It's these moments - just like this - hanging out in our p.j.'s, with the snow coming down so hard we can't see across the street, with nothing on our to-do list today but making a big pot of homemade soup, painting our fingernails, taking out the crayons, and maybe if my big little girl doesn't protest too much, having a picnic lunch on the living room floor - these moments that I wish my Superhero powers really worked.


Friday, October 08, 2010

For My T21 Sisters

Yesterday, a mom in our T21 group lost her precious daughter.  Renee was 10 years old, and had Down syndrome and Cystic Fibrosis.  She was a beautiful little girl, and all of us in our "sisterhood" are reeling from the news - saddened in a deep, soulful way, and wishing we could somehow pray it, or hug it, or wish it away.  Why must it be real?

Some of us have commented today on this community of ours - how we are so ingrained in one another by the simple addition of an extra chromosome into one of our children.   How we have extracted so much joy from one another, so much knowledge, so much love.   Yet, we have also handled more than our share of saddnesses, as we have had to say good-bye to many that we loved so dearly.  There have been too many good-byes, and sadly, there will be more.

Just yesterday, I was commenting on another friend's blog about that fear of death, especially in our children with special needs.   I live every day with that fear in the back of my head.   As I said to her, I think it comes from our realization that there truly are no guarantees in this world.  

We have learned that lesson for real, not in the abstract.   We know that statistics, like 1 in 800 babies are born with Down syndrome really doesn't mean all that much until you are that one.  That the termination rate of 7 or 8 per every 10 diagnosed prenatally is just a number, until your heart aches for the real knowledge of what has been lost. 

We are told that when we become mothers, we learn to wear our hearts outside of our bodies.  And all of us would agree that is true.  I could never have even begun to comprehend how deeply I could love, how deeply I could be in love, until Dakotah arrived.  And it is a sustainable love - 17 years later, and I'm missing her terribly today, as she has been off at Leadership Camp for two days.

Two days.   And I can't wait to get her in the house, to find out about every detail of the last two days.  Of course, an hour in to the discussion, I'll forget how quiet it was while she was gone, but I will be happy just the same that she is here.

I feel the same ache of missing Paige when we are apart.  Every day, I am happy and excited to see when her bus arrives.  I can't wait to talk to her, and just be near her.

And perhaps its because Dakotah has begun to spread her arms widely and is ready to fly away a bit that I don't feel quite the same frailty with her as I do with Paige.  Paige needs me for nearly every aspect of her life, and most likely, it will always be that way.   I will be happy and honoured to feel needed by her until my days have come to an end.

Perhaps its because we are aware that there is a very real campaign for eliminating children with T21. Perhaps its because we are aware that sometimes our little ones are born with very real health problems; health problems that make things like developmental delays seem like a walk in the sun.  Perhaps its because so many of us have held vigil for one another's children, as we've prayed, and hoped, and celebrated, and cried.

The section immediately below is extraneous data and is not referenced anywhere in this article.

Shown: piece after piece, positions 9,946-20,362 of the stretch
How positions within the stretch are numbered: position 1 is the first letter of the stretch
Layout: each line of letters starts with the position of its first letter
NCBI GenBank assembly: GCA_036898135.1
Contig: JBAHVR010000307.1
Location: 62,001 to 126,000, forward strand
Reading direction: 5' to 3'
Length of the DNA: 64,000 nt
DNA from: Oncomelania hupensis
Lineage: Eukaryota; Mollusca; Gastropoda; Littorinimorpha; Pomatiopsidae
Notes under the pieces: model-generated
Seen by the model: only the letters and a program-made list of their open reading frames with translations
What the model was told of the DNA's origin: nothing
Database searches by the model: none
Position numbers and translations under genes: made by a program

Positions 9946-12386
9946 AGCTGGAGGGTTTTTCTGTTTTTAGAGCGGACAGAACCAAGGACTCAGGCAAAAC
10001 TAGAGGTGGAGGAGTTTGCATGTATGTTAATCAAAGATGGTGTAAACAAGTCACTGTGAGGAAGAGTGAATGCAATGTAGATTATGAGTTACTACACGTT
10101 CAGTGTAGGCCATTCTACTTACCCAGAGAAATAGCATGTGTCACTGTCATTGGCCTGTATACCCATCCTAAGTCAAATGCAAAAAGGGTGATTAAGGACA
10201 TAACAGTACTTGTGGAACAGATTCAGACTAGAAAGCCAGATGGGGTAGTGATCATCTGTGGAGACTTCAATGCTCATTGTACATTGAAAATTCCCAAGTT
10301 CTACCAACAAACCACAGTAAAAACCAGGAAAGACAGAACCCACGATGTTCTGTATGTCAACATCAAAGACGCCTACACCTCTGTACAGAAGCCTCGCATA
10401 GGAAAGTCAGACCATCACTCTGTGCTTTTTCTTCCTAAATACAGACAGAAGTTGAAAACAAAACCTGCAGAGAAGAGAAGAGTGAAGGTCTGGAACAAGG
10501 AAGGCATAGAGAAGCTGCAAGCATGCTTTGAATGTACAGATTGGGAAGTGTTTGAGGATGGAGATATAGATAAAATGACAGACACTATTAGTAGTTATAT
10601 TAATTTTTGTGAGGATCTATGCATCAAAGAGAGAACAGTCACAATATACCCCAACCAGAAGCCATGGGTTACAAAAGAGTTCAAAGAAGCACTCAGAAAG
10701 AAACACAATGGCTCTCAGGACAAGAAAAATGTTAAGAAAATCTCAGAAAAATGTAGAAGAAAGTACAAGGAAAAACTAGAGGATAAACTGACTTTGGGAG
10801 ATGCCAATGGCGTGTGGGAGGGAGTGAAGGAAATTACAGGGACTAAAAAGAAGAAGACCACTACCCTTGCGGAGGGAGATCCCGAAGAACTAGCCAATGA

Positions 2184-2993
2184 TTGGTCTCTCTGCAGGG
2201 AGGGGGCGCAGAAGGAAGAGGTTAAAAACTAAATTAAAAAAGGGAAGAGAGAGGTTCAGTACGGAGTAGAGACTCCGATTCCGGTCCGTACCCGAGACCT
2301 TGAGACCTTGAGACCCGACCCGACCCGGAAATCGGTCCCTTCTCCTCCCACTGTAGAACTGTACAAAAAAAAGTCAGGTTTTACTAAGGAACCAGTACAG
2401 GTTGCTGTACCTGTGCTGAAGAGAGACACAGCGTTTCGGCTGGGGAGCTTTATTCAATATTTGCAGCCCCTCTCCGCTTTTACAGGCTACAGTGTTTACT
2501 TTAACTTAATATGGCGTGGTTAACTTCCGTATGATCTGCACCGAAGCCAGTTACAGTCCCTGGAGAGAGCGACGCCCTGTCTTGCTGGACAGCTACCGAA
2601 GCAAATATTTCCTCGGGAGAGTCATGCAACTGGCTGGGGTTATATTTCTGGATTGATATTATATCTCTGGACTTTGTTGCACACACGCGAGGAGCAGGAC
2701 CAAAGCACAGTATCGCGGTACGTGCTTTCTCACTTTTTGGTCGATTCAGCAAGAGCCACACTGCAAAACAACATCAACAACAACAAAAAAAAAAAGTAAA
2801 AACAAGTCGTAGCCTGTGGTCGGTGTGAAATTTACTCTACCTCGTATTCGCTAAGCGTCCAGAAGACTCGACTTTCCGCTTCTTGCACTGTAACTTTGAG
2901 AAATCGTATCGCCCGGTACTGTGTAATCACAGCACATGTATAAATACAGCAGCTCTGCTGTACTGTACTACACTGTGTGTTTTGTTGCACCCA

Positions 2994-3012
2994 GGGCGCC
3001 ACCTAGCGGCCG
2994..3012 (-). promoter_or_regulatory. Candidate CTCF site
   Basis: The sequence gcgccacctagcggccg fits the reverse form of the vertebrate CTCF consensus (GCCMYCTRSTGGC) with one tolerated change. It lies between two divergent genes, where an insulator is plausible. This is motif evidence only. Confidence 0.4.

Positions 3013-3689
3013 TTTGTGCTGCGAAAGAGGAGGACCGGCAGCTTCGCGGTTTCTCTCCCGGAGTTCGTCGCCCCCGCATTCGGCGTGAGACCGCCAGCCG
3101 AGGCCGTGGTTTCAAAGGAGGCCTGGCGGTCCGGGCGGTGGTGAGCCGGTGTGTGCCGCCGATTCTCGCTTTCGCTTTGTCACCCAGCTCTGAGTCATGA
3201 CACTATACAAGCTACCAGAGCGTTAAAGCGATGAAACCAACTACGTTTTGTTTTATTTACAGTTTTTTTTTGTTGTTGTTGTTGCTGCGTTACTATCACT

And, perhaps its because each of us have been thrust, either softly, lovingly, or cruelly and forcefully into a world we knew nothing about.  Each of us carries in our souls that story - that story of when we first found out that T21 would play a significant role in our lives.   Some of us knew prenatally, some of us knew only at birth. Some of us received the news in sweet, wonderful ways, and some of us, not so much.

Regardless, we all carry that "freeze frame" moment.  That exact moment when we realized our lives had changed significantly, drastically, forever.  That moment swept us off our feet, and hit us with the realization that a single moment, a blink of an eye, a nanosecond on a clock, can make our hearts stop beating for a second, can make the whole room feel like one single speck of light.

Since that moment, we have been engrained into one another's hearts, knowing that that single moment empowered us, made us stronger, made us laugh longer and cry harder.   That moment, someone turned the light switch on, and our souls opened a bit wider - just wider enough to fit an extra chromosome into. 

We live with great joy, great celebration, great pride in our children.   We spend most of our days in awe of our luck - the luck of having these amazing people in our lives.

And, we live with a tiny little spot in the back of our minds that won't quite let us forget that real life is just that - fleeting, dashing, flitting about in front of us,  begging us to hold on while we can, because we never quite know when it will change again, in just that blink.

For my T21 friends, and sisters,  who are all wishing we could erase that cyberspace between us right now; who have laughed and cried and celebrated with me, I want you to know you are all very real. 

"What is REAL?" asked the Rabbit one day, when they were lying side by side near the nursery fender, before Nana came to tidy the room. "Does it mean having things that buzz inside you and a stick-out handle?"

"Real isn't how you are made," said the Skin Horse. "It's a thing that happens to you. When a child loves you for a long, long time, not just to play with, but REALLY loves you, then you become Real."

"Does it hurt?" asked the Rabbit.

"Sometimes," said the Skin Horse, for he was always truthful. "When you are Real you don't mind being hurt."